Terrier Number 132 - Spring 2017
The Great Western railcar in focus
Railcar No 20 was built at Swindon and entered service in June 1940. It was delivered to Robertsbridge in April 1966 and in February 1974 formed the first scheduled passenger train on the reopened K&ESR. After extensive use during the rest of the 1970s, it has been undergoing rebuilding ever since, with extensive reconstruction of the body and overhaul or replacement of the mechanical and electrical equipment, which continues.
Welcome to 08888/D4118
This Class 08 diesel-electric shunter arrived from DB Cargo at Hoo Junction on 15 December 2016. It was built at Horwich works and entered service in February 1962. It will enter service on the K&ESR after re-installation of the vacuum brake and removal of some of the remote control equipment, and will be repainted to an earlier livery later in the year.
The Chief Booking Clerk reports on passenger numbers during 2016, which totalled 76,670, 0.49% more than in 2015.
Where there’s a will...
The Chair of the Finance Committee expresses thanks for a legacy to the K&ESR from the estate of the late Lance King (a leading light in the Continental Railway Circle). He asks members to remember the K&ESR when writing their wills.
Reconnection at Robertsbridge
Reports the visit by Sir Peter Hendy CBE, Chairman of Network Rail, on 6 December 2016 to open the reinstated junction between the bay platform at Robertsbridge station and the Rother Valley Railway. The connection was used by the main line locomotives 739651 and 66718, which then ran from Robertsbridge Junction station to Northbridge Street.
The next generation: Angus White
Angus has been a volunteer with the Saturday Gang at Rolvenden for about two years. He is now 18 and is studying mechanical engineering at Sussex Coast College in Ore.
The Board for 2016/17
Following a request at the 2016 AGM, there are photographs of each of the Trustees/Directors of the K&ESR, together with a group photograph at a recent Board meeting.
Operational Skills Weekend: sharing the knowledge
Over the weekend of 15-16 October 2016, the South East section of the Institution of Railway Operators hosted their Operational Skills weekend at the K&ESR. A total of seven members attended, with varying roles across the rail industry, with the aim of gaining hands-on experience in a range of front-line roles.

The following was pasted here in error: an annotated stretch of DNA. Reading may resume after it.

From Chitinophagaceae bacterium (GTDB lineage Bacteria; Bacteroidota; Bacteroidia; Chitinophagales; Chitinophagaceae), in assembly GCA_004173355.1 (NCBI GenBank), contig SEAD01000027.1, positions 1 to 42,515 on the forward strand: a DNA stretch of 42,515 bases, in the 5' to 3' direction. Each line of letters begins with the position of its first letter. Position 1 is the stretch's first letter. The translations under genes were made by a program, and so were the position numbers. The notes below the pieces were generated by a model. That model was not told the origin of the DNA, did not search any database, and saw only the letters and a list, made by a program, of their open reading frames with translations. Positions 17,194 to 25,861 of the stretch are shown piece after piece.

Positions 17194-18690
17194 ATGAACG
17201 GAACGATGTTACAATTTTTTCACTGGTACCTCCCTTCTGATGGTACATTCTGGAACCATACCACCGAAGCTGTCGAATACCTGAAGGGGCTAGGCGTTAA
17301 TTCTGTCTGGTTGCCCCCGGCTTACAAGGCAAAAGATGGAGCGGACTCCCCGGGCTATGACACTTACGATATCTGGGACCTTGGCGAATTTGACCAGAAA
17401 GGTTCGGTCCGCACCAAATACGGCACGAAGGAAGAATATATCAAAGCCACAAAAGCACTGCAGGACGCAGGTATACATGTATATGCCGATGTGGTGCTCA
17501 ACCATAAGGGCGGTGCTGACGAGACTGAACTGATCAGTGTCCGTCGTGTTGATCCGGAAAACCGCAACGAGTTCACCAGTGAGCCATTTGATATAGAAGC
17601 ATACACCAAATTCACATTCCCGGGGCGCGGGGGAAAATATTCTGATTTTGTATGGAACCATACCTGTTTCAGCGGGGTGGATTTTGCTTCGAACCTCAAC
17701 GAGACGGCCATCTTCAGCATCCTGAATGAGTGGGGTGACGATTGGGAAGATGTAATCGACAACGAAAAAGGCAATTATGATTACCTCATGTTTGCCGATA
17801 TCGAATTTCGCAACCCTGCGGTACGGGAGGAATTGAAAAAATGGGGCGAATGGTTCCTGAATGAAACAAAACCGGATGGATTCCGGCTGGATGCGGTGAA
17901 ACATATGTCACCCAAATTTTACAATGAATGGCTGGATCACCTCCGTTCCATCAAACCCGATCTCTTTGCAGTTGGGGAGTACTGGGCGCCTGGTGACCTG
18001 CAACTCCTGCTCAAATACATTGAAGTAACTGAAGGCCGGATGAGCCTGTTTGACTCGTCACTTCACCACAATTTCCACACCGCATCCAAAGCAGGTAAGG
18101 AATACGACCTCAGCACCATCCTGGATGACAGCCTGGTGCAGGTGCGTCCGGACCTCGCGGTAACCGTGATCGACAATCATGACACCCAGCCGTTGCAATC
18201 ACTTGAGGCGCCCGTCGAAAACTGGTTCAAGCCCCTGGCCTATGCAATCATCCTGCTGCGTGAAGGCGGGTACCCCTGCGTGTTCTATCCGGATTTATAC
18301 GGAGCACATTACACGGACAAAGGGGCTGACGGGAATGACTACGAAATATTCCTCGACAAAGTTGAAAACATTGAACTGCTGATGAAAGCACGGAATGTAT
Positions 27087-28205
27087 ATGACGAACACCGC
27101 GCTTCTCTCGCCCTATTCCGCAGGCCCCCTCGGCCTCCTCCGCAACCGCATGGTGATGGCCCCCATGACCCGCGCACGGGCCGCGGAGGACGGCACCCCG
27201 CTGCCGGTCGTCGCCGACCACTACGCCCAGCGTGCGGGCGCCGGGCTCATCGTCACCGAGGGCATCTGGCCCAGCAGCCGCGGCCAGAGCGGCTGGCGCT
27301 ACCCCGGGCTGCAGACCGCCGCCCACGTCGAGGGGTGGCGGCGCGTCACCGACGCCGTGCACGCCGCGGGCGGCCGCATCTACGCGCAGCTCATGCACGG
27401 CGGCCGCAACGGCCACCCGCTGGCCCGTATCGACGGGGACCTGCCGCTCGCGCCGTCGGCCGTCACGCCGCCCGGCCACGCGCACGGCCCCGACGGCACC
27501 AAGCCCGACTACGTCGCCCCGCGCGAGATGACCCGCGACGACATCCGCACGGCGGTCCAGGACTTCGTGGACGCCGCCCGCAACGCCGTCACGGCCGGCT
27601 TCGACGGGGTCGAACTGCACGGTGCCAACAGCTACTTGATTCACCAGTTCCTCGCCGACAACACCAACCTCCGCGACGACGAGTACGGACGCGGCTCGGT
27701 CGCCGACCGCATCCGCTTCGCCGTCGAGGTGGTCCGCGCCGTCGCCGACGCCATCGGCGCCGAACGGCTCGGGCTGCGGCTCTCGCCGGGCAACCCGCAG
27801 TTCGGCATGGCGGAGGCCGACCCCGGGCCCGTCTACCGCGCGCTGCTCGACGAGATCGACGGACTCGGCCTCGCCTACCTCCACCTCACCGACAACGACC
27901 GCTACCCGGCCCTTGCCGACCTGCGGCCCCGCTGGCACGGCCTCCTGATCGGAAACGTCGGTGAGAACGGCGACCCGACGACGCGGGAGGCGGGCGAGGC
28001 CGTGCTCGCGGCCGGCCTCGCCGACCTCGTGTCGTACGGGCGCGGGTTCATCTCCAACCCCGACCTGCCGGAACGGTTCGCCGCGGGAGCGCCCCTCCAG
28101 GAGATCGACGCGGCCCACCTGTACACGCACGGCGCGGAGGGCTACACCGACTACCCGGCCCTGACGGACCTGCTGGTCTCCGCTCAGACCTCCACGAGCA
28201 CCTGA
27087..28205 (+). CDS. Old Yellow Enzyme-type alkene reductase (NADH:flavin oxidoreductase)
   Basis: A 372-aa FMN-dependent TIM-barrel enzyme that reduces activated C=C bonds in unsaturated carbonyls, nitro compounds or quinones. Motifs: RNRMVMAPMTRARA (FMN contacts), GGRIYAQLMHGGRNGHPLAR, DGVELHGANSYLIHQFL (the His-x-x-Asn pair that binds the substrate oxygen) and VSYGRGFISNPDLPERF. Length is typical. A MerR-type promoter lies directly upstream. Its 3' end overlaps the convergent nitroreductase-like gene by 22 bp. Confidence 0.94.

Railway Experience Days
A report on the new format adopted for the popular RXDs in 2016, with a further change planned for 2017. Behind the Scenes tours are also well received, and Signal Box Experience Days are to be reintroduced.
Brian Heyes - a celebration
An obituary of Brian Gordon Heyes, who died on 22 December 2016. He was born in 1939 and began his working life as a cleaner and then fireman on steam locomotives at Bricklayers Arms. He later joined the Post Office, finally taking early retirement as a transport manager. As a volunteer on the K&ESR, he was a driver, ran the 300 Club and was Chair of The Terrier Trust for eleven years.
Roy Franklin Seaborne, 1930-2016
Roy Seaborne worked as an electrical and electronics engineer before starting his own property development company, which proved very successful. Having been a supporter of the K&ESR for some time, he became the first major benefactor of the Rother Valley Railway in the early 1990s, purchasing land at Robertsbridge and also a number of bridge girders recovered from the main line near Staplehurst, some of which have been used to rebuild the bridges between Robertsbridge Junction station and Northbridge Street.
Gricer’s occasional musings
A regular volunteer comments on the need for good communication with volunteers, the increasing strain on older members and the challenges of more visitors.
Santa season 2016
A photo feature on the successful Santa Special season.
People in profile: Charles Lucas
An interview with the Chief Station Master. Charles has been a member of the K&ESR since 2000, and as well as Station Master he also serves as Guard, Booking clerk and Ticket Inspector.
Extraordinary traffic and excessive weights
Building the Cranbrook and Paddock Wood Railway between 1891 and 1893 required a great deal of building materials to be brought in by road, mainly in wagons hauled by traction engines. Litigation by Kent County Council to recover the additional cost of repairing the roads from the contractor (Joseph T. Firbank) throws light on the methods used and shows why having a railway to carry heavy goods was so important.